Receiver + Integrated amp?

Discussion in 'Archived Threads 2001-2004' started by BrentCrick, Oct 9, 2002.

  1. BrentCrick

    BrentCrick Extra

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    Hi all! First post, but I've been hanging out here for a while, absorbing info & buying stuff like there's no tomorrow...

    My current setup is a Denon 1802, Axiom m22s, vp150, qs4s, & Adire Rava. I really like this for HT. However, I recently listened to and was very impressed by the musical performance of an NAD C 370 integrated amp.

    So now I'm thinking of getting the 370 and using it with my current mains+sub, but I also still want to use those for HT. My proposed solution would be to run the L+R pre-outs of the 1802 into a line-in pair on the 370. That would result in the following:

    DVD--->1802--->center+surrounds
    .........
    ..........
    ...CDP--->C370--->mains+sub

    (dots added to make diagram readable)

    My reason for the somewhat convoluted setup is so I can listen to music with the CDP+C370 only. Ideally, I'd just get another set of speakers, but space & cost make this less feasible. Another thought is to ditch HT and go strictly 2-channel, but I'm fond of surround & especially my vp150.

    Has anyone here done anything like this? Seems logical enough to me; please let me know what you think or if there are potential issues here that I've missed.

    Thanks,
    Brent
     
  2. RobertSchaez

    RobertSchaez Stunt Coordinator

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    Why not get a power amp instead? You shouldn't need the pre-amp section of an integrated if you are going to use the Denon as your pre-amp. I would think a power amp would be cheaper than an integrated.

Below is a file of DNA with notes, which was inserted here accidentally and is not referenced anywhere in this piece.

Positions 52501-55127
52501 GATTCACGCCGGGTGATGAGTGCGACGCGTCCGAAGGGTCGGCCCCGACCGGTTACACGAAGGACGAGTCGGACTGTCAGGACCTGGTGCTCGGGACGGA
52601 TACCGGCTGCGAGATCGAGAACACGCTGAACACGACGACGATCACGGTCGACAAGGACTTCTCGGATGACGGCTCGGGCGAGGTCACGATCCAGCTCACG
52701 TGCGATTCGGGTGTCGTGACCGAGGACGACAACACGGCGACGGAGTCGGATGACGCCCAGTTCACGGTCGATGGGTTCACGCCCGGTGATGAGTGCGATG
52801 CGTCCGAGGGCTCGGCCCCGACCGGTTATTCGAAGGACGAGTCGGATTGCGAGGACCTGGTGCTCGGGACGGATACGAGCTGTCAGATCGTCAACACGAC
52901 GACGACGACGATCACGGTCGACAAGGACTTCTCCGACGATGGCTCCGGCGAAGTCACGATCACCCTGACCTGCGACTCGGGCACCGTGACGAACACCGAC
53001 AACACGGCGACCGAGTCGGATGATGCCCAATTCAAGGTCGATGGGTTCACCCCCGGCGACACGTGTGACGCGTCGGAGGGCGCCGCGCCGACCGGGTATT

R
     
  3. BrentCrick

    BrentCrick Extra

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    I guess that's the logical solution, but I'm not sure about the Denon's abilities as a pre-amp. As I mentioned also, I'm also considering going strictly 2-channel or eventually breaking out a separate stereo rig. If I decide to do that, I don't want to force myself to spend another $600 (SRP) for the NAD pre-amp. The difference between the SRP of the C370 & C270 (equivalent power amp) is only $100, so the integrated route is a bit cheaper looking ahead.
     
  4. John Royster

    John Royster Screenwriter

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    I have a setup similar to yours because I could no longer put up with the pre-amp of my denon 3802.

    On my integrated amp there is a button to change from separates to integrated. when in separates mode it is nothing more than a power amp and is feed by the 380s, when in integrated it is a pre-amp/amplifier.

    So when I'm listening to music I switch it to integrated and turn off the 3802. beautiful music abounds.
     
  5. BrentCrick

    BrentCrick Extra

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    That would be ideal, but I don't think the NAD has that feature. It has main-ins for use with a separate pre-amp, but in normal (integrated) use these are connected to one of the 370's two sets of pre-outs. I assume that using the main-ins for the 1802's pre-outs would disconnect the 370's pre-amp section from its power amp section. I may stop by my local hi-fi shop this afternoon to see what suggestions they have. Will update if so.
     
  6. Rob Rodier

    Rob Rodier Supporting Actor

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    Getting a 2ch amp might not be the best short term solution but it probably will be the best in the long term. Put up with the Denon until you can get a preamp with a ht bypass.